After my daughter was placed in the cast, day to day life was such a blur for the first month. She was uncomfortable, would wake up multiple times a night and didn’t want to eat. You could tell that she was so sad. We had to create a whole new routine, and try to find ways to entertain a one year old while immobile. It was the summertime in Canada when we had the procedure done, so it was very hot. We weren’t able to spend a lot of time outside because my daughter would develop heat rashes very quickly from being in the cast. This made for a lot of time spent indoors. We began to feel isolated, and lonely.
My mental health was not in a good place before this happened. I was suffering, but I didn’t tell anyone. I had post partum depression, and when my daughter was diagnosed with hip dysplasia I was convinced it was somehow my fault. I did something to make this happen. I would think to myself: “My belly is supposed to be the safest place for my child, and yet two horrible things happened to her within her first year of life.” As a parent, you want to protect your child, but I couldn’t prevent my baby from being injured and this made me feel like a failure. I started pushing everyone away, including my husband. I thought, these ailments were my fault, and I was in this alone – but I wasn’t alone. I had support that I kept rejecting. On weeks where I only had three to four hours of sleep a night while working full time, I questioned my ability as a mother, wife and questioned how I was going to survive the three months.
The mom guilt played a big role in my mental health. Our private insurance didn’t have a medical leave option where we could take time off to care for a child. We needed to pay for equipment and other things out of pocket that insurance did not cover, which meant that we needed to continue working in order to cover the costs of her medical bills. I felt so defeated when I couldn’t be by her side all the time. I had to go through hoops with my job to make it all work and at the end of the day, I had no other choice but to continue working full time. I was able to condense my five day week into a four day week, which lead to longer hours during those four days. My husband could see that I was struggling, and he worked out an arrangement with his boss to see if he could work weekend night shifts for the three months my daughter needed the extra care. Instead of being thrilled, I felt betrayed that he had come up with this arrangement without consulting me even though it was helpful. I still felt like I needed to do everything myself. I realize now that I was angry and irrational, and it damaged our marriage. We had pushed each other away so much that we were no longer like husband and wife, but roommates. After my daughter’s cast was removed, it took a long time to mend things and move forward but we did. It’s so important to maintain your relationship with your significant other and put your ego aside, because you will need each other to lean on. You need to be a united front, a team, otherwise it makes everything that much harder.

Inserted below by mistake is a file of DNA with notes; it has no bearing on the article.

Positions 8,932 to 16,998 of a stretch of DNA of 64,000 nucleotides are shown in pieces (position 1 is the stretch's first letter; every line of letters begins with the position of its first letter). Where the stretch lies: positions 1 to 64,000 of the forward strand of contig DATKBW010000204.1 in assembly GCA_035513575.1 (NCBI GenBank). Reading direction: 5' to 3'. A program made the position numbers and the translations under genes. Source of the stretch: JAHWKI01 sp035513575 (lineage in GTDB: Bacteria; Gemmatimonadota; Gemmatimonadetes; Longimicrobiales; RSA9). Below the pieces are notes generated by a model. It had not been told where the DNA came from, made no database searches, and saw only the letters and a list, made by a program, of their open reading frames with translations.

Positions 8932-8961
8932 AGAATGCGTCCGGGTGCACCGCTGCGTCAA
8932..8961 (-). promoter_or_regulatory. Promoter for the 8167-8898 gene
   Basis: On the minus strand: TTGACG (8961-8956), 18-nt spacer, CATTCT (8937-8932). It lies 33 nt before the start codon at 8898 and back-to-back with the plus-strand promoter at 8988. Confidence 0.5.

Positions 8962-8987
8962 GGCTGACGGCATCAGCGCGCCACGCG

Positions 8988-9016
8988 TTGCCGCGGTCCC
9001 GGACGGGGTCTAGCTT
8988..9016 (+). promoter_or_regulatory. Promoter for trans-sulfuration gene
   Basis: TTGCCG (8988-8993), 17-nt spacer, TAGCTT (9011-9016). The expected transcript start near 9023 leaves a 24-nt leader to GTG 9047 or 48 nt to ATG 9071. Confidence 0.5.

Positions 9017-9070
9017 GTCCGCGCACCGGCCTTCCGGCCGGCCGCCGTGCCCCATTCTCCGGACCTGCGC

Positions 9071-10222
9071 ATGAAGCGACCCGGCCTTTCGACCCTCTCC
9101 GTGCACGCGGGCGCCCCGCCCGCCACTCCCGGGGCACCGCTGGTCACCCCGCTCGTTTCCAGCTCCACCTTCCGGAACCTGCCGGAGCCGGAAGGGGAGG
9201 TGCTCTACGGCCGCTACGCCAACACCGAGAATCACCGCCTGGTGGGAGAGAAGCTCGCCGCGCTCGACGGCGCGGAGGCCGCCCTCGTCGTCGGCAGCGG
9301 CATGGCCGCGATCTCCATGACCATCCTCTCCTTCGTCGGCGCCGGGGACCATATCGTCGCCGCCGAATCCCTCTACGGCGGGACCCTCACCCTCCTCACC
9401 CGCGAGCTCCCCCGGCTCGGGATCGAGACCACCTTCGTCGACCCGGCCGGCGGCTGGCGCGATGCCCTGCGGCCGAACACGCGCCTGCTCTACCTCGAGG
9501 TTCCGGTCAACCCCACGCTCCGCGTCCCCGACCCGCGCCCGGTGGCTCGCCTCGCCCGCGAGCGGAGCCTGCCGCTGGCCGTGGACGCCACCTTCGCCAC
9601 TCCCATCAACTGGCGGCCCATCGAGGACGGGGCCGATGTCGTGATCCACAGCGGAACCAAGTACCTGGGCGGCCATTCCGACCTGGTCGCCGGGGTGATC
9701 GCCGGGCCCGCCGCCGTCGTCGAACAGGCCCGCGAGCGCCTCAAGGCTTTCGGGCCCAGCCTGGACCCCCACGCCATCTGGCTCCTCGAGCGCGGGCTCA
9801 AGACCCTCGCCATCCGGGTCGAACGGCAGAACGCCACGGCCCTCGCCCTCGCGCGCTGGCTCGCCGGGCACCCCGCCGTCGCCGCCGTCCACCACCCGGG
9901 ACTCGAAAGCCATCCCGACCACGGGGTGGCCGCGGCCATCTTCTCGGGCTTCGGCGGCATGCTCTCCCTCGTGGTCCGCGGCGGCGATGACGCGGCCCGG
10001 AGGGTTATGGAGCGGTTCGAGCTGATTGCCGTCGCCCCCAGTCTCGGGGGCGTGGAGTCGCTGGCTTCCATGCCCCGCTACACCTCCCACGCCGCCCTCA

We didn’t receive a lot of information from the hospital about how to handle any of this. I had no support from a medical professional. My husband and I did a lot of research, watched medical videos, read blogs from other parents, looked at Pinterest for ideas to make a chair for my daughter to sit in and for activities that she could do. It was incredibly frustrating not having any advice. This is a main reason why I am so open about my daughter’s condition now, because it’s a lonely feeling when you are unsure how to provide the best care for your child in a medical situation. Every child is different. Some children adjust easily to any situation but others will take more time. You will find out what works with your lifestyle through trial and error.
My daughter is doing amazing now! She is now two years old, and has advanced so much. She walks perfectly. To see her walk and run brings tears to my eyes. She was so determined to get up and move as soon as that cast came off. She still has a brace she wears at night for the next few years. She is using her left arm more, but I still have concerns about it. I’m not sure if she will ever have full movement but she is strong willed so I know she will adapt to any situation.
Remember this: you are not a one woman show. Use what support system you have. Don’t feel guilty for asking questions, become informed. You are your child’s advocate and should never feel guilty for that! When you have a child who is sick, or a child who has medical problems, it can consume your world and become very stressful. You need to remember to take care of you and your mental health. Talk to someone, join a support group, have naps, take long walks alone, workout, have that glass of wine (or two, no judgment here!). Do what you need to do to make the situation a little less stressful. It’s okay to not be okay, and it can be therapeutic to journal. This helped me a lot.
My contact information will be below. Anyone can reach out to me at any time. There is no one who will understand your mental health or the journey you are about to go on than someone who went through the exact same thing! Remember this, and say it every day: It’s not my fault! You did not do this, you did not ask for this. Take it one day at a time, and make sure to take some time to take care of yourself.
My Contact Information